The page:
Possible Future Moves
With some early season struggles in the rotation, and a strong showing by Tyler Chatwood in his short stint replaying Jhouly Chacin, talk has begun on which starting pitcher should be taken off the club when Chacin gets back. This can be a dangerous decision for the team because of the strong connection both of the options have with the rest of the team.
Jeff Francis is one of five players that represent the old guard of the Rockies (Helton, Torrealba, Belisle and Betancourt being the other players who are over 30 and have at least 5 years with the Rockies). He brought stability to an awful pitching situation last year and has shown flashes of being serviceable this year with two good games mixed in with four forgettable games. Long term, I think Jeff will have to be replaced, but how it will effect the organization if it happens soon will be hard to tell.
Juan Nicasio has different ties that are equally strong to the organization. Being one of nine players from Latin America, he seems to get along well with the strong Hispanic presence on the team. His miraculous return from the horrific on-field injury also makes him a favorite of everyone connected to the Rockies. However, he needs work on developing secondary pitches if he is to remain a starter. While he could be moved to the bullpen and stay with the big league club, this could be a huge waste of his talent. At only 26, spending a year at AAA to turn him into a legitimate starter makes sense logically, and that is how it needs to be sold to him and his teammates if the Rockies move him off the big league roster.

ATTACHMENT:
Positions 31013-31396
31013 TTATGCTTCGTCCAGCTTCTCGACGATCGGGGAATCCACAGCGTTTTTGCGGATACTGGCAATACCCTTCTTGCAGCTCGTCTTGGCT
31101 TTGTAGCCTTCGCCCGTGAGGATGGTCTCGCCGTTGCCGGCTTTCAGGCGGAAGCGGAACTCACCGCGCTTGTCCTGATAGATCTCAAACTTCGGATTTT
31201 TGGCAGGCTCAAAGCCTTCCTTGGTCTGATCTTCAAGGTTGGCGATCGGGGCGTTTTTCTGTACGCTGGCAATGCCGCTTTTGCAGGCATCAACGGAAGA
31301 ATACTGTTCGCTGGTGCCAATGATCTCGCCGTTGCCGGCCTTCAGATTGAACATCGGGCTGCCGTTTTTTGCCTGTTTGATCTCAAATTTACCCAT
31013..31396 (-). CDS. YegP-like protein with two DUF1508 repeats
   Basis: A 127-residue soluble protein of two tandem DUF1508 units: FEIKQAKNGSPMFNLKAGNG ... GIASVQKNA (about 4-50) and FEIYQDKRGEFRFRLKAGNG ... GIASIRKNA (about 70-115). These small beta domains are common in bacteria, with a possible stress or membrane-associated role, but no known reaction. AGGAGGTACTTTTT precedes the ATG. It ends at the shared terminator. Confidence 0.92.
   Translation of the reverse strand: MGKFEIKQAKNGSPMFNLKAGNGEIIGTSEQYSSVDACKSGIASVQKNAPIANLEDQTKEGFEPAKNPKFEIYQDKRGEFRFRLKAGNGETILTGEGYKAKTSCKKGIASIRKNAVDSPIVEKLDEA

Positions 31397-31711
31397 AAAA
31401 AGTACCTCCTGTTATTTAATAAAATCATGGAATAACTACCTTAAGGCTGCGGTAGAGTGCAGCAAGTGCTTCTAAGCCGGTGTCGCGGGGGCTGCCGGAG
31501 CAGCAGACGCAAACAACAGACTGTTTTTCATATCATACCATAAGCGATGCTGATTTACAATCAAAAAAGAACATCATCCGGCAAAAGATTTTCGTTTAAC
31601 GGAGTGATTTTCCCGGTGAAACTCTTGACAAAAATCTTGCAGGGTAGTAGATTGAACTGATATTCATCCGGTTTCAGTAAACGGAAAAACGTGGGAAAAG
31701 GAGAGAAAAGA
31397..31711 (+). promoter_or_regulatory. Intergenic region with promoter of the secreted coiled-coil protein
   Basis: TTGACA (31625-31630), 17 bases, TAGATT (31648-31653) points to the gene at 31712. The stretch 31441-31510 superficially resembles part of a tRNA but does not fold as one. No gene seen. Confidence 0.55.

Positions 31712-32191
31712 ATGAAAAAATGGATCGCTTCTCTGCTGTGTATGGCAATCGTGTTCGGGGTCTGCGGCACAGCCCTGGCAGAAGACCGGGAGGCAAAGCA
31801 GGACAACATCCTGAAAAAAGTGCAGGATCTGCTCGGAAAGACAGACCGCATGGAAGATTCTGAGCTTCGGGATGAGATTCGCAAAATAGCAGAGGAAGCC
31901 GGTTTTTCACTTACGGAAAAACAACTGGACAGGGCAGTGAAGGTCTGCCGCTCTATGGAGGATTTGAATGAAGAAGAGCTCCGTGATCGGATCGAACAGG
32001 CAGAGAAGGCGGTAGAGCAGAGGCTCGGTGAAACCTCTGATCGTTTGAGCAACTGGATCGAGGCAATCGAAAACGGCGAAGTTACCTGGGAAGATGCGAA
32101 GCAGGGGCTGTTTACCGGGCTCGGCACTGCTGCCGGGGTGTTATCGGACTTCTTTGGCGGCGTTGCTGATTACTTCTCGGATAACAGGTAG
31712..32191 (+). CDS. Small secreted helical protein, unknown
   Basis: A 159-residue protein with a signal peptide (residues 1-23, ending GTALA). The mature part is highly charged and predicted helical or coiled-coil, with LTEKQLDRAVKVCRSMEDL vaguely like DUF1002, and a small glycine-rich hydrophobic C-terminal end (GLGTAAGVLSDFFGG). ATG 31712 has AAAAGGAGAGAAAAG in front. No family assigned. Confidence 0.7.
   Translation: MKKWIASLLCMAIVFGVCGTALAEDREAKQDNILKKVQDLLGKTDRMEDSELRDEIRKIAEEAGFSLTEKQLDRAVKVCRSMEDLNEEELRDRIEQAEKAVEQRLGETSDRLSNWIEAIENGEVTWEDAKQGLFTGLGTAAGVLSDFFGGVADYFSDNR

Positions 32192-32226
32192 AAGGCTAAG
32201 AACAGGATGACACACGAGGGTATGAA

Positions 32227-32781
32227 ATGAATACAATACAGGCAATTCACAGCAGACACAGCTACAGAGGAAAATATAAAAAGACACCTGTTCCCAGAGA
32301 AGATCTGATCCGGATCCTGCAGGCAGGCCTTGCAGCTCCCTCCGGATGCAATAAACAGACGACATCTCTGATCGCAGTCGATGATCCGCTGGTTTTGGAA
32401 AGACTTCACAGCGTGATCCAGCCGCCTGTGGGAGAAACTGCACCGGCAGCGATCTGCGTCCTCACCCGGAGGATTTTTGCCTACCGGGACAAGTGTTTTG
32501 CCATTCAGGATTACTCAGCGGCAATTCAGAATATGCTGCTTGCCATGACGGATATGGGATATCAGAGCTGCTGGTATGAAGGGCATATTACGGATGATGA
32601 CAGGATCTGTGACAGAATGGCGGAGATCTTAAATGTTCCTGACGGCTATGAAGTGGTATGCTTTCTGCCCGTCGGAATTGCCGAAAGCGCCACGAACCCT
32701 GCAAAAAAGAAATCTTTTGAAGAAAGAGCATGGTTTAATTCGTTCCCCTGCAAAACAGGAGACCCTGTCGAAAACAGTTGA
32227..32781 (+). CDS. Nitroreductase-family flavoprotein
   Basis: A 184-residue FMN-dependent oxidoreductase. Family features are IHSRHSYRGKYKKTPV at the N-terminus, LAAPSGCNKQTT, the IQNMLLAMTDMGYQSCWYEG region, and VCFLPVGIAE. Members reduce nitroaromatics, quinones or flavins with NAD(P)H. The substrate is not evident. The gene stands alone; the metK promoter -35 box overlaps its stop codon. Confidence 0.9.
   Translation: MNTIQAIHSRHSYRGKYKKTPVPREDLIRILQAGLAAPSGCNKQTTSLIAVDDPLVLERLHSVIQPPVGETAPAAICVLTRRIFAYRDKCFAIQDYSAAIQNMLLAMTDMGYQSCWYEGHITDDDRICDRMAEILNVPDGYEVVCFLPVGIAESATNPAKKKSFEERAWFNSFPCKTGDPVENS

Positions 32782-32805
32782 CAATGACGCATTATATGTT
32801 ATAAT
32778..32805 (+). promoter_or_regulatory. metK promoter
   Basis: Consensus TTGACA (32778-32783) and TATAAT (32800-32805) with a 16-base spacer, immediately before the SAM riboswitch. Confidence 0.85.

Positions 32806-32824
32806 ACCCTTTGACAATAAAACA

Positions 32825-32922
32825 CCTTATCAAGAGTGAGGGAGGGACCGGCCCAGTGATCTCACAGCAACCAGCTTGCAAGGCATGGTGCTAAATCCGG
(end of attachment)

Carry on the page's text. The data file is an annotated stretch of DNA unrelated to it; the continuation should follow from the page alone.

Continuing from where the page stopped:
Ultimately, both of these players may not be starting for the Rockies by July. Chatwood (3 walks to 8 strike outs in 12 innings pitched) and Pomeranz (four starts with 1 ER or less and 34 strikeouts in 28 and a third innings in AAA), may prove to be too much better not to promote. This will be interesting to watch as the season plays out and on how it affects the rest of the club.
The only other major move, barring injury, that the Rockies may make soon is to bolster the bats on the bench. As I wrote last week, the young bench players have been horrible pinch hitters, and that continued this week with them going one for four in pinch hit attempts. Johnny Herrera is similar to Nelson in that he has grown up in the Rockies organization and has been around his teammates for a long time. Also, like Nelson, he has been good in small doses but tends to disappear when asked to take on a larger role.